True Bouillabaisse

Francois de Melogue
9 min readFeb 22, 2019

Today, the musts and must nots of preparing bouillabaisse are so numerous and so contradictory that one should be prepared to break rules at will.

— Richard Olney

The Musts and Must-Nots

Bouillabaisse is perhaps the most bastardized dish that was ever created and as a classicist, that truly bothers me. In its strictest form, bouillabaisse is an assertive flavored, richly textured saffron seafood stew made from a specific list of Mediterranean fish that is always served in two courses. The worst-case gives us a barely flavored, thin broth speckled with too many vegetables that some old seafood has been laid to rest in.

Somewhere in between lies bouillabaisse’s true soul, and sadly that has been forgotten, or worse yet, lost.

Ingredients for a proper bouillabaisse.

The Religion of Bouillabaisse

The ritual of eating a traditional bouillabaisse today is always the same. First we place two to three slices of oven-toasted French bread which have been rubbed with garlic in the bottom of our soup plates; then we top each slice with freshly grated Gruyere or Cantal cheese and top it with a dab of rouille. Then and only then do we ladle in the steaming hot aromatic fish bouillon. One or two more plates of this and — with the necessary refurbishments of garlic bread, cheese and rouille — we can turn our attention to the fish…

— Robert Carrier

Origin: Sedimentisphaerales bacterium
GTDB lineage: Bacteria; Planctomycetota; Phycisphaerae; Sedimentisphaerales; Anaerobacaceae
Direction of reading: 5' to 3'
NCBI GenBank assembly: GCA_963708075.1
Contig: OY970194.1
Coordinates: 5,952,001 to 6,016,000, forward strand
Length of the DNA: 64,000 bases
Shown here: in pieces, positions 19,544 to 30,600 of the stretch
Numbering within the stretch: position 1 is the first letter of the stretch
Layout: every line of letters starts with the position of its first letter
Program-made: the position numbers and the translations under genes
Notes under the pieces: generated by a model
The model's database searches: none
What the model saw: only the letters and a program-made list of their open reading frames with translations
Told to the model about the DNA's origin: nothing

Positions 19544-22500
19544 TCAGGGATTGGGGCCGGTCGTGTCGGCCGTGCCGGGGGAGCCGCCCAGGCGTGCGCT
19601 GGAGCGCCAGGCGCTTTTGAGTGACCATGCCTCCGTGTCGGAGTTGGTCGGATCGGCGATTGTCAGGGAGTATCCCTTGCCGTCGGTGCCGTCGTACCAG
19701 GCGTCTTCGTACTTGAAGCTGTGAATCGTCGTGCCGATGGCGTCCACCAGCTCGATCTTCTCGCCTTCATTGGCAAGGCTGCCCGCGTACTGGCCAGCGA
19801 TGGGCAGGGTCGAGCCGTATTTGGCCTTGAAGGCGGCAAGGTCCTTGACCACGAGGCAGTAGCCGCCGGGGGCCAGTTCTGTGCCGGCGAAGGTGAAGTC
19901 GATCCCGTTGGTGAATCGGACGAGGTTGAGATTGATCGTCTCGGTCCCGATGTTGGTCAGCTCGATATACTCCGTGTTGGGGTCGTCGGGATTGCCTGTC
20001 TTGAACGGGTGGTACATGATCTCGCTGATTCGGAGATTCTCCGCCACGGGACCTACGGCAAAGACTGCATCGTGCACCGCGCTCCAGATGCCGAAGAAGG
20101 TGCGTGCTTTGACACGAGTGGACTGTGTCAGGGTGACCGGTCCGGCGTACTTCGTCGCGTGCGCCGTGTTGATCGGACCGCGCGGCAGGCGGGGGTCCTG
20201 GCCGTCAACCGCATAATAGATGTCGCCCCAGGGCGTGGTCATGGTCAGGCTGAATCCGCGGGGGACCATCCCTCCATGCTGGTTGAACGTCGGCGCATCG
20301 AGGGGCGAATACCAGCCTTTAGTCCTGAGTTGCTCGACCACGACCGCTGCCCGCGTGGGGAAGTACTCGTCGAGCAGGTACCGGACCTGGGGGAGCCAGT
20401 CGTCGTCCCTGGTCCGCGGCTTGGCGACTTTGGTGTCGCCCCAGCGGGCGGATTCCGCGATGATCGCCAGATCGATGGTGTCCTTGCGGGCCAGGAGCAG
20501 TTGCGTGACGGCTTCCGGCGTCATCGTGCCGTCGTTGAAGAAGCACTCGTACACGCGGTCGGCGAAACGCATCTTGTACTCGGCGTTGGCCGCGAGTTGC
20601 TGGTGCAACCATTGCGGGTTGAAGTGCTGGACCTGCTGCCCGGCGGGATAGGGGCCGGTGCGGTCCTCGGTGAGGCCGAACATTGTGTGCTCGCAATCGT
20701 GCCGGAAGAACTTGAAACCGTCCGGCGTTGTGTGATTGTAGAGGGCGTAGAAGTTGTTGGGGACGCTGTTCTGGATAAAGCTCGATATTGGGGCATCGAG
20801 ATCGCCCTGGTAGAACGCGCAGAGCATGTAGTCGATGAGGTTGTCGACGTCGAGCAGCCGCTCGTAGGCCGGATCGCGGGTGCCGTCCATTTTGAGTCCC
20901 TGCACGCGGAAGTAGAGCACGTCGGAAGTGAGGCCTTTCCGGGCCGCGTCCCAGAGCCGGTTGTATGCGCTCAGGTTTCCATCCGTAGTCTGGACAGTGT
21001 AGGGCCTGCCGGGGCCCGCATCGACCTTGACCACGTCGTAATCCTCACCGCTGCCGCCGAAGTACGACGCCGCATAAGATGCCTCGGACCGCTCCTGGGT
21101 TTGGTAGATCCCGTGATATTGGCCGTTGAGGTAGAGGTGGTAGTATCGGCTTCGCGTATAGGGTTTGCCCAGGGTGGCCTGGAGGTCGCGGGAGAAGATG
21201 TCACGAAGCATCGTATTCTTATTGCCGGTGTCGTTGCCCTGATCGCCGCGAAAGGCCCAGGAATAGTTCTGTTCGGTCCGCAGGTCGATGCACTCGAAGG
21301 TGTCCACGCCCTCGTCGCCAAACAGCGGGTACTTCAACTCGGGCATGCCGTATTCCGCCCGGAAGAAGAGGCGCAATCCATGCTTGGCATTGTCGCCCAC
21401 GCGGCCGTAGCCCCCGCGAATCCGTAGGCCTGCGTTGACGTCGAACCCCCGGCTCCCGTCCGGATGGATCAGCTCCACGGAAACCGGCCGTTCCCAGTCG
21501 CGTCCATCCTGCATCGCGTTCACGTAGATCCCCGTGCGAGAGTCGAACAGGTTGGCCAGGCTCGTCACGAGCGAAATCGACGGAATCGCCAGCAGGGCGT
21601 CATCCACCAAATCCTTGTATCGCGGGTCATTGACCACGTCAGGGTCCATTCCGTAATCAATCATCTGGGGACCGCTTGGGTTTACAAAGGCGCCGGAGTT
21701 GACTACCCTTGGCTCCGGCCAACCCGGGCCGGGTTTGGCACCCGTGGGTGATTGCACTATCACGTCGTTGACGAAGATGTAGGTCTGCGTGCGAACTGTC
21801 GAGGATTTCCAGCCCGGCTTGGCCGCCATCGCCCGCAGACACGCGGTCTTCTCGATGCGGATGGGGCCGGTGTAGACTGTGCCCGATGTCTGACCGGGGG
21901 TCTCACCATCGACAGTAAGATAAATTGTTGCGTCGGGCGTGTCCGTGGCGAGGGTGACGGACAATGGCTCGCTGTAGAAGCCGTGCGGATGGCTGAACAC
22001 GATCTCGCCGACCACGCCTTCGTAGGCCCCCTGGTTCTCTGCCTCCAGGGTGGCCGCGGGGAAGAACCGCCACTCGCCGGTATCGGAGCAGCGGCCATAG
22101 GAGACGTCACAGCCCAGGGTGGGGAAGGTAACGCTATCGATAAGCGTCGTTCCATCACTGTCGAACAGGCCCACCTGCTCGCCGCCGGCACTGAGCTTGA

I once wrote, “Eating bouillabaisse is a carefully choreographed religious ceremony, requiring 24 hours notice and preparation, whose consumption is performed in two sacred rites ending with genuflexion to the sacred cauldron.” I stand by those words with more conviction today than when I originally wrote them a few years back.

Bouillabaisse is correctly served in two courses, starting with the pungent saffron and tomato hued broth ladled into warmed bowls and served with garlic croutons, shredded cheese, spicy rouille, and garlicky aioli. After seconds are offered, the whole fish which were poached in the broth are presented to the table, then filleted and served glistening in a thin pool of extra broth.

For adherents of the bouillabaisse religion, there are certainties and expectations to be met. Trying to describe what authentic…

Francois de Melogue

My earliest attempt at cookery began with the filleting of my sister's goldfish at age 2 and cooking my pet rabbits by age 7. Life has been downhill ever since.